the ships to travel at a higher speed on their voyages across
the world’s oceans. A three-masted barque was launched
in Massachusetts in 1853 with the sharpest lines seen to
date. The ship, which bore the curious name
, was
intended for the famous “Down Easter” trade fromNewYork
via Cape Horn to San Francisco. The ship was not, however,
destined to see many trips on this trade, as changing owners
used the vessel on other routes - among them the prestigious
tea routes.
The ship came into Danish hands in 1862, when it
was taken over by one of Denmark’s most important rice
merchants, A.N. Hansen & Co. of Copenhagen. Under A.N.
Hansen’s ownership the ship was renamed the
and the vessel bore this name for the rest of its life. A.N.
Hansen only kept the
for three years - presumably
because it did not prove to be ideal for the intended rice
cargo. When it was taken over, the
was so well
equipped and maintained that it qualified for classification
in Bureau Veritas’s highest class. One of the reasons for
A.N. Hansen’s sale of the ship after only three years was
an impending new classification which required extensive
replacements and improvements on board the vessel if it
was to remain in Bureau Veritas’s highest class. The buyer
of the
was a jointly owned shipping firm which
included a couple of ship’s masters from Dragør and the
Copenhagen wholesaler Peter de Nully Brown. The shares
in the ship were traded several times in the following years,
and as the last joint owners - among them Brown, who was
the managing owner - finally could not find buyers, they had
to retain their ownership or lose the invested capital.
was not a lucky ship. Its finances were in
poor condition and the ship’s maintenance was neglected.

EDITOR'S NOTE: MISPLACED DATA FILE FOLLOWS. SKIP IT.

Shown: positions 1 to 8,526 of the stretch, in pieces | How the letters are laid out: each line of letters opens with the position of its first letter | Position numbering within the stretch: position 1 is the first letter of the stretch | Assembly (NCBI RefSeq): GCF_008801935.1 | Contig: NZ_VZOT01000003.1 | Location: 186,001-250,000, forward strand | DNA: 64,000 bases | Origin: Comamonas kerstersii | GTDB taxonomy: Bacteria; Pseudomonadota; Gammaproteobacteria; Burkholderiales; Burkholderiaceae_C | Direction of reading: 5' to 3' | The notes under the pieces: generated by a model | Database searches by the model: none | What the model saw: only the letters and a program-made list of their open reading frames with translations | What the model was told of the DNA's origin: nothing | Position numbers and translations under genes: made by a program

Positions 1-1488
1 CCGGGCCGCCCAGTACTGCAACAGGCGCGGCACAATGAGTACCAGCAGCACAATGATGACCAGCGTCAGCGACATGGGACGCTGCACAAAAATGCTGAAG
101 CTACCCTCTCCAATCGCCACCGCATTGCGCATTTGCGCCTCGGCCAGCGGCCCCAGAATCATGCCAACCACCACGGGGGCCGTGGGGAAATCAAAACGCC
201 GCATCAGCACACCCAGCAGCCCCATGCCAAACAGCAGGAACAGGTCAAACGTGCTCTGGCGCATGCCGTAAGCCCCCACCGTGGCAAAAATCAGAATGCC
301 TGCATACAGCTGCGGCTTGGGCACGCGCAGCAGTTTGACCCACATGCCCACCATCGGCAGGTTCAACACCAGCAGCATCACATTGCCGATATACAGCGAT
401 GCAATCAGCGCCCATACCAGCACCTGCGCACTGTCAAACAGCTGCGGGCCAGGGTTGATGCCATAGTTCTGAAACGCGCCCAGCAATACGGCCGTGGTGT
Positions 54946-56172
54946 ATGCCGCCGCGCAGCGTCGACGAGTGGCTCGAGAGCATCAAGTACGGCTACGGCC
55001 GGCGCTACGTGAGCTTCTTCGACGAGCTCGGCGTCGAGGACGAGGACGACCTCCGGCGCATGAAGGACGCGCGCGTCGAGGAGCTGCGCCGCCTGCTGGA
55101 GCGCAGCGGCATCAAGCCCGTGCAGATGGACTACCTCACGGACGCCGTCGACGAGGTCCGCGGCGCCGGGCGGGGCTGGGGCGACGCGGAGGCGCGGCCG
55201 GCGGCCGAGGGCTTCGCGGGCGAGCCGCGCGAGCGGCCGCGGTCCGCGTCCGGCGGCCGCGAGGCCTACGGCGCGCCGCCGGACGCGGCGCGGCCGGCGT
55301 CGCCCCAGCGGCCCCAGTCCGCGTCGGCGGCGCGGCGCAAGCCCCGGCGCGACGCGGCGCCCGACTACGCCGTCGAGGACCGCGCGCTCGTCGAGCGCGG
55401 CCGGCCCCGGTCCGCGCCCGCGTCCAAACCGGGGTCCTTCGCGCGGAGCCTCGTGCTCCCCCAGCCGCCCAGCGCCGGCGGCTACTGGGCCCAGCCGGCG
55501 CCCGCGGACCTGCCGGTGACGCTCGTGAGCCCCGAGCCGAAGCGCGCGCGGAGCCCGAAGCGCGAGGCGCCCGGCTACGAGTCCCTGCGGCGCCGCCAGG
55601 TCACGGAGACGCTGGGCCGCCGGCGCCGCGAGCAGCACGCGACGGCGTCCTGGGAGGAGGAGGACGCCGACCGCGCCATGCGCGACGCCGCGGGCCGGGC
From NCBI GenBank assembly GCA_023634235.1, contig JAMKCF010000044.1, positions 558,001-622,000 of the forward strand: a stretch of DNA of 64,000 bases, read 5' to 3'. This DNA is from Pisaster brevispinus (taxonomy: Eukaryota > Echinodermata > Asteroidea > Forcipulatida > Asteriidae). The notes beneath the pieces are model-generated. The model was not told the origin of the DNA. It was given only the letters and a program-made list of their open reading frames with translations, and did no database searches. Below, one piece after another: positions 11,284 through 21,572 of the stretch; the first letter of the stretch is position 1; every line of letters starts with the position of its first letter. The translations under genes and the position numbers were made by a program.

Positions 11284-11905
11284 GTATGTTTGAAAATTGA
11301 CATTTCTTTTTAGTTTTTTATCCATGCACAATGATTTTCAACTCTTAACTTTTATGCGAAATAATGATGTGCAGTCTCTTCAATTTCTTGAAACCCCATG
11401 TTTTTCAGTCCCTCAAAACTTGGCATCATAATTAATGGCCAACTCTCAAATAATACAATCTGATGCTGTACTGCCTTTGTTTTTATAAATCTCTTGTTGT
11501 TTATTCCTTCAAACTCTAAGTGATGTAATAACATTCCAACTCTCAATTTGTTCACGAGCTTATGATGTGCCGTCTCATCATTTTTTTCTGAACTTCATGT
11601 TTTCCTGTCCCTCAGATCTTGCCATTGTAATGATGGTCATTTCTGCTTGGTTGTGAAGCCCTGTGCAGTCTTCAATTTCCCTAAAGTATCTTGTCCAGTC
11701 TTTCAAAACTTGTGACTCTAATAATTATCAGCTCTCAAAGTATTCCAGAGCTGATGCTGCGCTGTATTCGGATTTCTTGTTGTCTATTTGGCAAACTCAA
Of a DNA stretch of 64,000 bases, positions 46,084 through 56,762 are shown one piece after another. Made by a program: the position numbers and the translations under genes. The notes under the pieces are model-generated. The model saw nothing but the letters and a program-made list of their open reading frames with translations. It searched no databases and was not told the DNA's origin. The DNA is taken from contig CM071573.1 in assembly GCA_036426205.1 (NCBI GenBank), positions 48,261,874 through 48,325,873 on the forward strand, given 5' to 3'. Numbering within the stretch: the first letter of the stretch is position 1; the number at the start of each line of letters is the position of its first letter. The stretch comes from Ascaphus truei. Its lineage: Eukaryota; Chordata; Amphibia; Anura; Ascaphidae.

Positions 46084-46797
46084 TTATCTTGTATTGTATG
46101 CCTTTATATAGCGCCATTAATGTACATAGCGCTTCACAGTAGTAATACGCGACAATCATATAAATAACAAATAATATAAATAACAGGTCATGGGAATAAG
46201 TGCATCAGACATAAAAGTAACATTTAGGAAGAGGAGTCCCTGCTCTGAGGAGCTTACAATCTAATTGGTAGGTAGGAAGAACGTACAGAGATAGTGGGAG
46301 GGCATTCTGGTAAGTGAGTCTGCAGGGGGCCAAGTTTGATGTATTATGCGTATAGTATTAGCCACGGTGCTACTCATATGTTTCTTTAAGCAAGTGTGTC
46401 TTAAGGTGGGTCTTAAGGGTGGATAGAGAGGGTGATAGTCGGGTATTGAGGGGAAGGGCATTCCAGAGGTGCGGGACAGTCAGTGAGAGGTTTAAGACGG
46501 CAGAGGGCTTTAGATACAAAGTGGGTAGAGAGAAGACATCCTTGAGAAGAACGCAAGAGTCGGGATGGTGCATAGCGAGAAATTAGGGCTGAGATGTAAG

gradually fell lower and lower in Bureau
Veritas’s classification system, and in step with this, the
freight which it could attract was of correspondingly lower
value, which put further pressure on the ship’s finances and
made the
a classic example of a negative spiral.
finally fell right out of Bureau Veritas’s
classification system and was not subject to any form of
inspection at all in its final years. At that time the Danish
state only had rules concerning ships’ seaworthiness when
the vessels were entered in the Danish ship’s register, but
once the ship was flying the Danish flag, it was permitted
to sail whatever its condition. The old “Down Easter” thus
underwent a slow but certain transformation into a “floating
coffin”. But even with such a ship, there was only one thing
to do at that time - to sail and hope that the ship stayed
afloat, and that the trip succeeded.
After spending the winter in Copenhagen, the
departed in April 1880 to convey a load of wood from Riga
to London. The schedule was then to Uleåborg in Finland
to fetch more wood, this time for Grimsby. A load of coal
was obtained at Grimsby to be taken to Copenhagen, where
the ship was again to be stationed for the winter. But it was
found in Grimsby that the ship was so leaky that its crew
refused to make the return trip. Following intervention by
several parties, the crew were persuaded to remain on board
if a further three men were hired to pump water out of the
ship during the voyage.
’s last fatal voyage ended on the west coast
of Jutland at Klitmøller, where it was intentionally beached
on the sandbars at noon on 19 November 1880. Despite
attempts by the local rescue party, the heavy lifeboat could
not be taken out over the sandbars, and rockets could not
reach the ship. The population of Klitmøller therefore
watched with horror as the
broke up. The thirteen-
man crew (including the pumping men) all perished in the
foaming sea and shared a common grave in Klitmøller’s
It was revealed during a subsequent court trial that
numerous people had seen and heard about the ship’s
condition while it was at Grimsby and spoken to the crew
who refused to sail on the return trip to Denmark because
of the ship’s poor condition. But under the law at that time,
nobody could be held responsible for the catastrophe. It was
not until 1892 - 18 years after Samuel Plimsoll’s “Shipping
Survey Bill” was implemented in Great Britain - that
Denmark gained an equivalent law on unseaworthy ships.
This was far too late for many, including the men who had
been on board the
during its final voyage.
1...,31,32,33,34,35,36,37,38,39,40 42,43,44,45,46,47,48,49,50,51,...204